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Intel Core i9-12900K vs. i9-11900K: Should you upgrade?

Intel Core i9-11900K review
Intel Core i9-11900K review (Image credit: Harish Jonnalagadda / Windows Central)

Intel did a fine job with Alder Lake, and the Intel Core i9-12900K is a flagship we can happily recommend for gaming, production, and enthusiast builds. If you're considering whether it's best to go with the latest or save some money and choose a 11900K, I'm here to tell you that an extra $100 or so is well worth it for one of the best CPUs for your PC.

Intel Core i9-12900K vs. i9-11900K: Specs

Intel Core i9-12900KIntel Core i9-11900K
Cores16
(8P, 8E)
8
Threads2416
TDP125W125W
Base clockP: 3.2GHz
E: 2.4GHz
3.5GHz
BoostP: 5.1GHz
E: 3.9GHz
5.1GHz
Turbo Boost Max 3.05.2GHz5.3GHz
OverclockableYesYes
L3 cache30MB16MB
Manufacturing node10nm14nm
MemoryDDR4-3200
DDR5-4800
Up to 128GB
DDR4-3200
Up to 128GB
Integrated graphicsIntel UHD 770Intel UHD 750
SocketLGA 1700LGA 1200

12th Gen Intel is a clear winner

Intel finally managed to depart from its tried, tried, tried ... and tried and tested 14nm manufacturing process. Alder Lake, the codename for 12th Gen processors, is built using Intel 7 (basically a fancy play on marketing jargon for a 10nm process equivalent to rival TMSC's 7nm) and it brings considerable improvements over 11th Gen CPUs.

But Intel didn't just stop there. 12th Gen Intel processors are also the first desktop-class CPUs to sport a new hybrid core design. It follows the same "big.LITTLE" hybrid design principle we've seen with ARM chips like the M1 from Apple. Instead of having 16 powerful cores that all ramp up clock speeds when under load, Intel has used eight performance cores with hyper-threading, as well as four efficiency cores for the Core i9-12900K.

This mix of high-performance Golden Cove and more power-efficient Gracemont cores brings together very power-efficient single-threaded cores that handle low-priority tasks with more traditional PC-grade multi-thread, high-performance cores that can handle everything else.

It's easier to think of Golden Cove cores as handling all the more important tasks like apps, games, and other vital processes. Gracemont cores use less energy and aren't as powerful, but are more than capable of taking all other non-essential processes to free up valuable resources for Golden Cove cores. This is why we have a core and thread configuration that seems a little out of place in 2021 (16 cores and 24 threads).

Compared to the older Core i7-11700K processor, we're looking at a substantial eight-core improvement with an additional eight threads. These better performance cores, as well as the additional eight efficiency cores, allow the Core i9-12900K to utterly destroy the 11900K in benchmarks and other tests.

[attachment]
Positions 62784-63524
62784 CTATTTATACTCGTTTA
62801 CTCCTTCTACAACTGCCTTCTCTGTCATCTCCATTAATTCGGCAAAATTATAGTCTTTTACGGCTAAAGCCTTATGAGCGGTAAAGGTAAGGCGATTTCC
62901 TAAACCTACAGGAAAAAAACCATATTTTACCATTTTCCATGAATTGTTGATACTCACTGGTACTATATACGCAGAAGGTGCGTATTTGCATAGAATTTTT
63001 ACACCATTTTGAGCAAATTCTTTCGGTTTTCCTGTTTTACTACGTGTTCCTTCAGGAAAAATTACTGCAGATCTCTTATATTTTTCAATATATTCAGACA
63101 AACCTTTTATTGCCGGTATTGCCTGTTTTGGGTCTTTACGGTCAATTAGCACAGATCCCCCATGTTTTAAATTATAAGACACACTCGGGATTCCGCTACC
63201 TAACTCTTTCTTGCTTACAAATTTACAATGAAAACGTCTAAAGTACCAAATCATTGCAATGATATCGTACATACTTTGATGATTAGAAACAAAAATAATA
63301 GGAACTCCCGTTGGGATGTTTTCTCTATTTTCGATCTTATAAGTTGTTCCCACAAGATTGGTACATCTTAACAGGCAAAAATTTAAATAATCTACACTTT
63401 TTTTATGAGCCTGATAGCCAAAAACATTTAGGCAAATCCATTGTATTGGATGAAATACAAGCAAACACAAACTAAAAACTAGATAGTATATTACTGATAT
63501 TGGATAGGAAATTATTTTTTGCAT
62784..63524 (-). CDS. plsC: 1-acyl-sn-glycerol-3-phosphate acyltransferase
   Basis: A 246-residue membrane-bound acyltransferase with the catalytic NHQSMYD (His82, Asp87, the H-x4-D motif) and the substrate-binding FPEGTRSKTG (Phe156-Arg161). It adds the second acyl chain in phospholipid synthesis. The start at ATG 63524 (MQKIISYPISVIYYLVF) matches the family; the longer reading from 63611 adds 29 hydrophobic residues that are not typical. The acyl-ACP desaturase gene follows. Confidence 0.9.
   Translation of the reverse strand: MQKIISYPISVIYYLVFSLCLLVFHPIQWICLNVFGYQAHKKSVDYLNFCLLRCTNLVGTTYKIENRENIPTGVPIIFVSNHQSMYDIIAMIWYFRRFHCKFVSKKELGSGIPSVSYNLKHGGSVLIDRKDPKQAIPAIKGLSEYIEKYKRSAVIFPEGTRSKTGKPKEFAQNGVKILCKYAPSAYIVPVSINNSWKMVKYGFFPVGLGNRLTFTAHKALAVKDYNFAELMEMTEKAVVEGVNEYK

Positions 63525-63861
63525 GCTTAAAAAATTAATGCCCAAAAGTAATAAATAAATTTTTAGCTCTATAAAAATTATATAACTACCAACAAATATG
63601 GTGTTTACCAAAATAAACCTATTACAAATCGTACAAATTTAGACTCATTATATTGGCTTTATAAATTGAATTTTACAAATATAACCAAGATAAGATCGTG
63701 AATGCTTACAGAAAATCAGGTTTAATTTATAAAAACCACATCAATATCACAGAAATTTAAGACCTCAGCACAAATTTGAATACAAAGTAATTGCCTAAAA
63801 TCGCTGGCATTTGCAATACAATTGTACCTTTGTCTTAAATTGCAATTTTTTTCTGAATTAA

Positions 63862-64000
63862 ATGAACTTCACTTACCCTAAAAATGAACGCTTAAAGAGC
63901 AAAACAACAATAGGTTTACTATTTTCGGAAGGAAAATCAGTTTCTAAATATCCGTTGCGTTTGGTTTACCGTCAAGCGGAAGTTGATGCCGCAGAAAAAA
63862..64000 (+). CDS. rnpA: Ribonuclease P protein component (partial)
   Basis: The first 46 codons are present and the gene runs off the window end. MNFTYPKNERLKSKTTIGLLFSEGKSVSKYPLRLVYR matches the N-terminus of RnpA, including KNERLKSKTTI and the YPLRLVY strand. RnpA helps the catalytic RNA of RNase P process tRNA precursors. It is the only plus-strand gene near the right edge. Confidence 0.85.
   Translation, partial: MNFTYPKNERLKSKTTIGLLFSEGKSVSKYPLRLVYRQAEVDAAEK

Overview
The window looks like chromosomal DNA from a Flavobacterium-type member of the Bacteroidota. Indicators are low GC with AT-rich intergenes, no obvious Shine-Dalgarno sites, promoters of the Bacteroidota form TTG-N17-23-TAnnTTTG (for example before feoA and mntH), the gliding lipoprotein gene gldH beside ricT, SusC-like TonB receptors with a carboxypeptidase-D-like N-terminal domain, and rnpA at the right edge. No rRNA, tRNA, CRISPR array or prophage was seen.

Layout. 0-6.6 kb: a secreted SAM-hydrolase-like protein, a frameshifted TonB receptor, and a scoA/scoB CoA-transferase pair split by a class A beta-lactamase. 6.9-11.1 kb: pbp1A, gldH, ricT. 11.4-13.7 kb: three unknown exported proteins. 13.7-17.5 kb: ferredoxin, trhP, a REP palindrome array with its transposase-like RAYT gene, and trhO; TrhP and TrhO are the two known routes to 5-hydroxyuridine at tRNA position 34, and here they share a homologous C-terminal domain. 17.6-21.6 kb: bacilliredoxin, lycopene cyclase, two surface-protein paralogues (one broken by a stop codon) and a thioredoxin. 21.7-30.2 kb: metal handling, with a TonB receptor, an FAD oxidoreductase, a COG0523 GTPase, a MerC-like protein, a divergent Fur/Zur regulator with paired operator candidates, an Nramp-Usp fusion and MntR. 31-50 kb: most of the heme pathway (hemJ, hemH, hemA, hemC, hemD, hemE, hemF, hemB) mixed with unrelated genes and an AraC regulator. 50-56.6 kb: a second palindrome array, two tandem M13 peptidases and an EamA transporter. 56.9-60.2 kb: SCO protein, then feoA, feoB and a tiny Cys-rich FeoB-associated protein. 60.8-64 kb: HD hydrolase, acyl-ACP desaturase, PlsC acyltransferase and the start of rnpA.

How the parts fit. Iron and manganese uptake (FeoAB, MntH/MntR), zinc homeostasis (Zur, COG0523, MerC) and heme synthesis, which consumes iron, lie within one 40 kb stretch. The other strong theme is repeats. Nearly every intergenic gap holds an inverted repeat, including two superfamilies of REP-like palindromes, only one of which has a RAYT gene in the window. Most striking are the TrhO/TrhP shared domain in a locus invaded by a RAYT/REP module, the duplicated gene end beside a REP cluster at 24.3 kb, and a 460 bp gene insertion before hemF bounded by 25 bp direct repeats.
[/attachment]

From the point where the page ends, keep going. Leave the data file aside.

The clock speeds between the two are similar, starting at 3.5GHz (and 3.2GHZ for the 12900K) and boosting to 5.3GHz (5.2GHz for the 12900K) with Turbo Boost Max 3.0. The Core i9-11900K does have a slight advantage here with higher clock speeds, but even this isn't enough to compensate for all the improvements Intel made to how everything works.

But then there's also full support for DDR5 RAM (we rounded up the best RAM for 12th Gen Intel CPUs) and PCIe 5.0, both of which bring notable improvements to bandwidth and speeds. Finally, the cache has been bumped from 16MB to 30MB, and the integrated graphics have been upgraded from the UHD Graphics 750 to the newer Intel UHD Graphics 770.

The better CPU by a clear mile

The new Alder Lake processors are excellent. Intel finally found its footing and managed to hit back at AMD's Ryzen success. If you need ultimate levels of efficient performance, look no further than the Core i9-12900K. We'd even recommend you completely upgrade from the older Core i9-11900K with a new motherboard, it's that good.

11th Gen Intel CPUs should be avoided

If you're building (or buying) a new PC, it's better to go with 12th Gen Intel processors. If you already have an 11th Gen Intel CPU, we'd recommend upgrading, especially if you've noticed some sluggish performance of your current processor. The difference between the Core i9-12900K and i9-11900K is night and day.

Rich Edmonds
Rich Edmonds

Rich Edmonds is Senior Editor of PC hardware at Windows Central, covering everything related to PC components and NAS. He's been involved in technology for more than a decade and knows a thing or two about the magic inside a PC chassis. You can follow him over on Twitter at @RichEdmonds.